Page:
Chapter Twelve

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The late hours at the bar meant that most mornings I didn't wake up till well after sunrise. Or if I did, I spent the first couple of hours clunking around the hotel, yawning and cracking my knees into every article of furniture with a sharp edge. That Friday was a rare exception; one of those freak of nature days when I was up before the alarm and actually feeling human.

There was an old Zenith on the dresser in the guest bedroom that still worked; a chrome and fake wood number with the tiny sliding knobs. As I pulled on clothes, the voice in the box promised sixties and clear skies before launching into a live recording of Desperado. Dressed and out in the kitchen a few minutes later, I was amazed to find it so. The sun was back in town. Ha cha cha.

A little sunlight after a week of drizzle is scary shit. Uncut ultraviolet crack, kind of shit. Just a couple minutes of it, even filtered through the Worth's grimy windows and I was so wired I could've chewed my coffee beans into submission. 

Taking into account my new lack of dental insurance though, I settled for a run.

I'd made a point of running every day in Seattle. An hour on the treadmill or the street, however I could fit it in; more on those too frequent nights I hadn't been able to sleep.

After a brief search I located the box containing my exercise gear; shorts, shirts, Nikes. Folded up in a pair of sweats I found the armband for my cell and was pissed all over again. It occurred to me I'd never called in to report it lost.

"That's great," I said, pitching the armband back in the box. "That's just goddamn perfect."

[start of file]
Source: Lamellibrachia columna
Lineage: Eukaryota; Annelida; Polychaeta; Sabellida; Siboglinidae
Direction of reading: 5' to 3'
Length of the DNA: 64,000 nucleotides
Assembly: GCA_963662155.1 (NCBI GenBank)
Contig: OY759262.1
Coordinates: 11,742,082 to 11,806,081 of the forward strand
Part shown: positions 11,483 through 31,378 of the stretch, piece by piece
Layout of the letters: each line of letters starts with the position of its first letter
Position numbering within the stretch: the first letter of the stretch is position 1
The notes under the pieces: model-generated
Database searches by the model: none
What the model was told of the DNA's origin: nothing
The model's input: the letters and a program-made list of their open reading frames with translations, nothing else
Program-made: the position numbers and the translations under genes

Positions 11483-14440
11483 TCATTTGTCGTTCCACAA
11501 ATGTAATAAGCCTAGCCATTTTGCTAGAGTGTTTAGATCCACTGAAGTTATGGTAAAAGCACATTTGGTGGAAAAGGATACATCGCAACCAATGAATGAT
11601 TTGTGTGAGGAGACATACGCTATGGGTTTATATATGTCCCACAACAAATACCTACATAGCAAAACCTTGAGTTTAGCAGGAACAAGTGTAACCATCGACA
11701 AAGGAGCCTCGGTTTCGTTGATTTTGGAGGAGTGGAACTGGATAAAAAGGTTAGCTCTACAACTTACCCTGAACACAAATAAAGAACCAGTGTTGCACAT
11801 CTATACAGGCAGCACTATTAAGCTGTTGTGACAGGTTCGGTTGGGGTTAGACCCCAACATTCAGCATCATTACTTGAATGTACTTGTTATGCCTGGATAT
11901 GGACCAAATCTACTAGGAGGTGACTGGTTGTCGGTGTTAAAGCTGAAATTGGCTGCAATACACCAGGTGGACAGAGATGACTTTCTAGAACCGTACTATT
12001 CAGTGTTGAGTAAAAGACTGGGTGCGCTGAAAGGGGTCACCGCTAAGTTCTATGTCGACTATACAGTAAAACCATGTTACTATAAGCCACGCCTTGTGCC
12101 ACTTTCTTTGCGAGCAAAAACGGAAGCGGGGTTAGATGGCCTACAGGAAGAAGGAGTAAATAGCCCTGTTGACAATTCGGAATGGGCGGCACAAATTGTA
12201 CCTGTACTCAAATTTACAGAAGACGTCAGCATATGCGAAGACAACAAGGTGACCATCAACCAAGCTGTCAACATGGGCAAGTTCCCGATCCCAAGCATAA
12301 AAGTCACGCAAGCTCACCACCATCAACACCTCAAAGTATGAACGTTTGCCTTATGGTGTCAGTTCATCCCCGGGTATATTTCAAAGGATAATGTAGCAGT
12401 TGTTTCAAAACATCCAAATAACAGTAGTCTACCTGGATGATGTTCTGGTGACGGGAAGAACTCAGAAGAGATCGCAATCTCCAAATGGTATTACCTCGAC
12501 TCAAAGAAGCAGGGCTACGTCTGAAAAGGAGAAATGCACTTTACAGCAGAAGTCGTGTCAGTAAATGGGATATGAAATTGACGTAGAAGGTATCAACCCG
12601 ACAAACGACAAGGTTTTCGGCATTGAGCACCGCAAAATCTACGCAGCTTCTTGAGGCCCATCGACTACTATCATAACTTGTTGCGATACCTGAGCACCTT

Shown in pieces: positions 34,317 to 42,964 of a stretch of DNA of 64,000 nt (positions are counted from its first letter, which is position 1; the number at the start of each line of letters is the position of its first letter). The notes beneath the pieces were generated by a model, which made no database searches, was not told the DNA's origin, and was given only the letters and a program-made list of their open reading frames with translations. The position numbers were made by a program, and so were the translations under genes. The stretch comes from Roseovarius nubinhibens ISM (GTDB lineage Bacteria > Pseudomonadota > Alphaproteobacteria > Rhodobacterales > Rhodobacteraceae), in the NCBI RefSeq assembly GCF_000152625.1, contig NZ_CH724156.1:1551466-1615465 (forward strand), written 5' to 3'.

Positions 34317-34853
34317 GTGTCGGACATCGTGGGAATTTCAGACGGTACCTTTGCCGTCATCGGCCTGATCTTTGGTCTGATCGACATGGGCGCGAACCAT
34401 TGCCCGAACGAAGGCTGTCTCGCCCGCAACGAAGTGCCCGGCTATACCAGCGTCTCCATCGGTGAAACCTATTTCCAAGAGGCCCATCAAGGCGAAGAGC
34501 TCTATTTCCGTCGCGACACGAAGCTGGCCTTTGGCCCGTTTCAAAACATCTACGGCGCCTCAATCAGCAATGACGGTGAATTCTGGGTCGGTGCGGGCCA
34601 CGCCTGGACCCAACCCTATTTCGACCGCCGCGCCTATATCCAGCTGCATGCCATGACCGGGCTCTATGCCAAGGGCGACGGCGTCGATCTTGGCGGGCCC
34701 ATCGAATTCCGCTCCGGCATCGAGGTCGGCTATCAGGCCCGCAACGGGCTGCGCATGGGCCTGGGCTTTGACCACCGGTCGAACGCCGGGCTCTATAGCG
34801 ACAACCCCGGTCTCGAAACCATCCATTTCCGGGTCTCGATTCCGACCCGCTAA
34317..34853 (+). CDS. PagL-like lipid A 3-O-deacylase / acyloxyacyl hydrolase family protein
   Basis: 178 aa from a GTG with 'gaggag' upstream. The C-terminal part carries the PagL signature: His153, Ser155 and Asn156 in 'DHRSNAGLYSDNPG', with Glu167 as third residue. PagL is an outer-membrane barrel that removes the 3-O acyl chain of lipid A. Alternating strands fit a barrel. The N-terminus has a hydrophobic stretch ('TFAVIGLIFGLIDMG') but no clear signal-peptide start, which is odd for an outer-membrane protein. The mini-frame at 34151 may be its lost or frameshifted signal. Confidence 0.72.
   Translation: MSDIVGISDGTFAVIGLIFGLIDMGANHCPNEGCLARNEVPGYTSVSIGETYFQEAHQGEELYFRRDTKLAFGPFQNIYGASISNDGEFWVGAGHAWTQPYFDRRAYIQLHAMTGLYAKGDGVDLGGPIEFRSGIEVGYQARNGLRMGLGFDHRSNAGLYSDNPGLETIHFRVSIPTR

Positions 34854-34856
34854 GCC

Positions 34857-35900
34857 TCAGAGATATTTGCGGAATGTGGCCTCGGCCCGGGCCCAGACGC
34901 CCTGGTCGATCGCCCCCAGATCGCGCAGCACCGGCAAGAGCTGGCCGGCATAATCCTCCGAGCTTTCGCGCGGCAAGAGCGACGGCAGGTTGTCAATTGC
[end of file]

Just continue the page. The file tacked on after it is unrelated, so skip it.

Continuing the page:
Ten to one, a trucker had found it and was racking up charges on kinky, Taiwanese phone sex hotlines right that very minute; asking some forty-year-old woman with an exaggerated accent, what color of sailor suit she was wearing. Or whatever the hell it was that desperate straight guys got up to on 900 numbers. Good thing I no longer had a valid mailing address, because that final bill was going be a horror show.

I was mulling that over, lacing up my shoes when Dana stuck her nose through the partially open door and shoved her way in.

"Isn't there something you should be guarding?" I asked, edging back on the bed.

I was giving it a little longer before I wrote off her apparent disinterest in eating me as anything other than cunning subterfuge. Probably just waiting to make her move when I was separated from the rest of the herd.

Tail swish swishing behind her, she padded over and nosed my leg.

I wiped at the wet smear of dog snot. "Stop that."

The tail only waging intensified.

She'd been in a funk since Jamie had left; spending all day in the lobby, staring forlornly out the door. Regular Little Orphan Annie. Erin took her out a few times a day, but that didn't stop her pouting with all her puppy-dog-eyed power.

"What are the chances you go all Cujo," I asked, "if I take you for a walk?"

She perked right up.

Outside, the weather was even more intoxicating. Lower sixties maybe, but it felt warmer in the sun and there wasn't a cloud in sight. The skies were the brightest and clearest I'd ever seen; cerulean blue with nary a wisp of haze. Pristine. Like a scene pulled right off the canvas of a Payne painting.

Just another of the many things I soon discovered that the locals didn't take much notice of. In time, I wouldn't either. When you live in it every day, Eden's just another garden. That morning though, I was mesmerized.

I headed south, then west, starting slow, cutting around Pine Street so I didn't have to jog passed the morning coffee crowd at Katie's in my lycra shorts. That early the town was quiet. Lights were on in the houses we passed, but me and my canine sidekick made it to the end of Maple Street without meeting a single car.

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